The pandemic has exposed many things about the world powers like USA, Britain. What do you see regarding world powers at the end of the pandemic?
World powers have done little or nothing to prepare for a pandemic such as COVID-19. There will be more pandemics and other human existence threatening occurrences in future. This pandemic has shown how vulnerable we are to pandemics, plagues and diseases. World powers instead of spending billions of dollars to develop weapons to destroy each other and the world should come together to spend more on how to make the world healthier and safer place for us and generations to come. World powers should invest more on the eradication of poverty and diseases such as malaria in the world especially in Africa. The flipside of COVID-19 is that the earth is resting. Pollution and greenhouse gas emissions have gone down as countries try to contain the virus by lockdowns and national restrictions. World powers particularly the United States should support initiatives by world bodies to reduce greenhouse gas emissions and protect the environment.
What is your evaluation of the palliative measures provided by the government? Do you think they are doing enough to cushion the effects on individuals and businesses?
The palliative measures provided by the government do not seem to be reaching those who need it the most. Before the lockdown, we had a high rate of unemployment and the lockdown has now further complicated the situation. Mobs are springing up, there is unrest in many parts of the cities and states under complete lockdown. Burglary, robberies and crime generally are on the increase. People are hungry and desperate because they are not feeling the palliatives by government. Government must be responsive and devise new strategies for the palliatives to reach the hungry and desperate. I commend the Lagos State Governor, Babajide Sanwo-Olu, the Ogun State Governor, Dapo Abiodun and their teams for listening and devising better strategies to let the palliatives reach those who need it. Time is of the essence. It is a ticking time bomb.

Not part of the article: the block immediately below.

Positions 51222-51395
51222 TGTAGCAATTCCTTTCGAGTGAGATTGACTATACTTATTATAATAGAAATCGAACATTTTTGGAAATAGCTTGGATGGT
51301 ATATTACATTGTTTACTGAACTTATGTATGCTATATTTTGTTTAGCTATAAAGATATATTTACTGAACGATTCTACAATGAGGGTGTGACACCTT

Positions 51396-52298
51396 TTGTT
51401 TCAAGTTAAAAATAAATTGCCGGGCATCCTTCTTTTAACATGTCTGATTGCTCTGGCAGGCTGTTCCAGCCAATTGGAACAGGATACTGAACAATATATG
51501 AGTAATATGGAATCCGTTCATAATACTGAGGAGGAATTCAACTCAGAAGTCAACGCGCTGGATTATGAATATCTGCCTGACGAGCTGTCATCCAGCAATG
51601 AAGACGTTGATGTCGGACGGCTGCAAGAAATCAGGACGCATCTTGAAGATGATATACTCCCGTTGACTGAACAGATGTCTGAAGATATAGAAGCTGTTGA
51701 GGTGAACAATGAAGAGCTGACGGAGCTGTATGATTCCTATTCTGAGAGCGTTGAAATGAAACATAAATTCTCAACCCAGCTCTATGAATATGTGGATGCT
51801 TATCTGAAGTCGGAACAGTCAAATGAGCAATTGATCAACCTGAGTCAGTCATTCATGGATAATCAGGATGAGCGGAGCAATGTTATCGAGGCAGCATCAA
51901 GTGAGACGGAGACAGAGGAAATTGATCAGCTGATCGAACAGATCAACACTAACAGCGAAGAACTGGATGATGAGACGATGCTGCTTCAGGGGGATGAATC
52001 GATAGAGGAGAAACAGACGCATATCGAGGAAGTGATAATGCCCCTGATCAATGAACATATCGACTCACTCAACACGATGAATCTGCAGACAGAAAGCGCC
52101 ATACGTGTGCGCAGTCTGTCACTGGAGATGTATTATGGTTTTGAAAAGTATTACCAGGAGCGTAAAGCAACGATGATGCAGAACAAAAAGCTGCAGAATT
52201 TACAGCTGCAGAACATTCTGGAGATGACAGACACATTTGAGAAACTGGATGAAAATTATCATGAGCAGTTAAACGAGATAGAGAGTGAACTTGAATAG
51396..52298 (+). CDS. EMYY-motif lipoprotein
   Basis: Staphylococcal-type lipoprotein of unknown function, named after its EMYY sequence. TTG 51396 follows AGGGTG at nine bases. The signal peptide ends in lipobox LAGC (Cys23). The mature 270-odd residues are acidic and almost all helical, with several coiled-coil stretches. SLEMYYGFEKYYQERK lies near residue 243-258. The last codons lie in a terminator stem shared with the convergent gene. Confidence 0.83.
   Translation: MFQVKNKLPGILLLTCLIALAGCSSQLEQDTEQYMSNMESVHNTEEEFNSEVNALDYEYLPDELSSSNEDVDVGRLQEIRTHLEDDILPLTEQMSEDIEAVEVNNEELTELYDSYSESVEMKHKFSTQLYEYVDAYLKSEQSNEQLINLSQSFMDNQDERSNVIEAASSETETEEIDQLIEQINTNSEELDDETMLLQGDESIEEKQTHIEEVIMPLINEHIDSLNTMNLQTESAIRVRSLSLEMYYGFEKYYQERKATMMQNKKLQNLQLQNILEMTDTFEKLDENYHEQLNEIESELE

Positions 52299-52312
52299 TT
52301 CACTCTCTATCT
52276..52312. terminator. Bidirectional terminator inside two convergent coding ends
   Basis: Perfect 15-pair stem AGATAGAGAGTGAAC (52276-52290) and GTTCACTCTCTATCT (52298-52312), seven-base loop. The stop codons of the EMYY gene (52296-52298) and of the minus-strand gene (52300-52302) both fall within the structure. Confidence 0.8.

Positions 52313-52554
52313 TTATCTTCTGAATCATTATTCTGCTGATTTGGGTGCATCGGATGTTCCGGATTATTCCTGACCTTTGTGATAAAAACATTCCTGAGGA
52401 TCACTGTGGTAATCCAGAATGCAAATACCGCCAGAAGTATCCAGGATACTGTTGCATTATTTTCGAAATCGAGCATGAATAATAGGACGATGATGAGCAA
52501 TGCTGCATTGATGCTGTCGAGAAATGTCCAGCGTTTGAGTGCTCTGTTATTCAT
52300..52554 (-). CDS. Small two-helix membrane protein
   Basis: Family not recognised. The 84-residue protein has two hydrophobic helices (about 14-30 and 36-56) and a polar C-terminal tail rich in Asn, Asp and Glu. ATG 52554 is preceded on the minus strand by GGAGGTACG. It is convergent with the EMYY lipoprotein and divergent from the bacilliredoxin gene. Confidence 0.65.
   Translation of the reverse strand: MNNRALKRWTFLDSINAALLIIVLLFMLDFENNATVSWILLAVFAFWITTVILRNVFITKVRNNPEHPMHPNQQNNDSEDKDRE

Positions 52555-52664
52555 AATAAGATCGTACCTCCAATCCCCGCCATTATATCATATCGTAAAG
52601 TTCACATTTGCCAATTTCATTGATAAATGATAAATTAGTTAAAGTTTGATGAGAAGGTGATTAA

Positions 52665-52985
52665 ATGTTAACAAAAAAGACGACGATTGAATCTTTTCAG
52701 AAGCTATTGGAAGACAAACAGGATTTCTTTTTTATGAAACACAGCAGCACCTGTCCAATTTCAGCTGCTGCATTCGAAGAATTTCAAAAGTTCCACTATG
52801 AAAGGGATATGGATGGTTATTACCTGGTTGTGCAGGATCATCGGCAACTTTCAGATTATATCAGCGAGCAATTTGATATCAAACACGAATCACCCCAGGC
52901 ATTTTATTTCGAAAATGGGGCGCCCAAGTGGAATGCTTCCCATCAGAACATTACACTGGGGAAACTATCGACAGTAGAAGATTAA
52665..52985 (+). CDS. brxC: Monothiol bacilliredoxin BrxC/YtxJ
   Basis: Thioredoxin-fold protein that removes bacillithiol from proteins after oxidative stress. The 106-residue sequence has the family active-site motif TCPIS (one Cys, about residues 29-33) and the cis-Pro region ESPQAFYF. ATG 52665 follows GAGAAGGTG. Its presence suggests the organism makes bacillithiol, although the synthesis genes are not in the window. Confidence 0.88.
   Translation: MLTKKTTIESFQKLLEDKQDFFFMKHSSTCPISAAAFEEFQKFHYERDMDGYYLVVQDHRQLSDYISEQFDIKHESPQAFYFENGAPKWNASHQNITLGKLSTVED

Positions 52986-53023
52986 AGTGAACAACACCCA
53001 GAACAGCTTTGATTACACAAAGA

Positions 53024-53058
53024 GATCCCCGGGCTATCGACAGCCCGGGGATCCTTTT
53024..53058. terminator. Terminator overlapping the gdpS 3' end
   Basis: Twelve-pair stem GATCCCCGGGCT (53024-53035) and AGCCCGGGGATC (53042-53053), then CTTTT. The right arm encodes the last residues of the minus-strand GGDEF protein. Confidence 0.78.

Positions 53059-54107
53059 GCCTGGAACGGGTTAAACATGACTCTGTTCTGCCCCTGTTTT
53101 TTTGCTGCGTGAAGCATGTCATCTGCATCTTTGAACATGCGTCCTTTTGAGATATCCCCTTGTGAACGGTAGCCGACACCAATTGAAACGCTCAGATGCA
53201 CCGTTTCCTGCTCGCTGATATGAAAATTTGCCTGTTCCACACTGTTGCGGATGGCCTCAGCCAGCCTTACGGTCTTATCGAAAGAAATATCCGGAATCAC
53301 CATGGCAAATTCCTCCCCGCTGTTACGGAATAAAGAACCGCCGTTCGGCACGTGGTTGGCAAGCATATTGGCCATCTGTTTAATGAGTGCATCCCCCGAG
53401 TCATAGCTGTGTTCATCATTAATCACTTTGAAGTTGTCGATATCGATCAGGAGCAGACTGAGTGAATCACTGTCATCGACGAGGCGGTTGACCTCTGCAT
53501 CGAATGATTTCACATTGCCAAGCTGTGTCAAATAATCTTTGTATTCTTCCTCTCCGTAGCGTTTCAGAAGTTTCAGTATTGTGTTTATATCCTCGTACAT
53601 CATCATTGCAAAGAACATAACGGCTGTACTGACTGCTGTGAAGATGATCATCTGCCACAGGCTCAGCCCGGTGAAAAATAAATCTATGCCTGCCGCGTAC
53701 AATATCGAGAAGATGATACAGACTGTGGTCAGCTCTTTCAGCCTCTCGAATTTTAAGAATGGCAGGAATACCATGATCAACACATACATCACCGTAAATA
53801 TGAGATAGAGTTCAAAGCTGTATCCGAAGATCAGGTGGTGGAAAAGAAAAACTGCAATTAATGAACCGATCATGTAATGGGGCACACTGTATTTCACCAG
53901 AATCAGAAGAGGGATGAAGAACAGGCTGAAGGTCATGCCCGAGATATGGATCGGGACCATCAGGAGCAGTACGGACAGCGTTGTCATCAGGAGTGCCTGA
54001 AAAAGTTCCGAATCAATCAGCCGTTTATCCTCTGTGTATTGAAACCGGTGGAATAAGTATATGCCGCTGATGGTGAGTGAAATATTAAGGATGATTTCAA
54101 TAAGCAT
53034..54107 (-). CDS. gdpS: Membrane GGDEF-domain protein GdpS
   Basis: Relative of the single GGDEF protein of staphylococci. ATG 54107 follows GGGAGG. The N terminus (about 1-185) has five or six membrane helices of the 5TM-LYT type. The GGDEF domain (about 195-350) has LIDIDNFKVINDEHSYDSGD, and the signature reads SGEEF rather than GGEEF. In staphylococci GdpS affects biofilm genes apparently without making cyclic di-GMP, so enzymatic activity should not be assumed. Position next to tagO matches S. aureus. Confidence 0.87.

Government cannot do it alone, the private sector, NGOs, associations, estates, neighbourhoods should implement their own initiatives to support the government in feeding the poor. I must warn those who are in the habit of posting and reposting fake news on social media, they should be circumspect. This is not the time to be mischievous to attract traffic to your page.
What are your views about the clash of authorities between Federal Government, a helicopter shuttle service company and Rivers State government?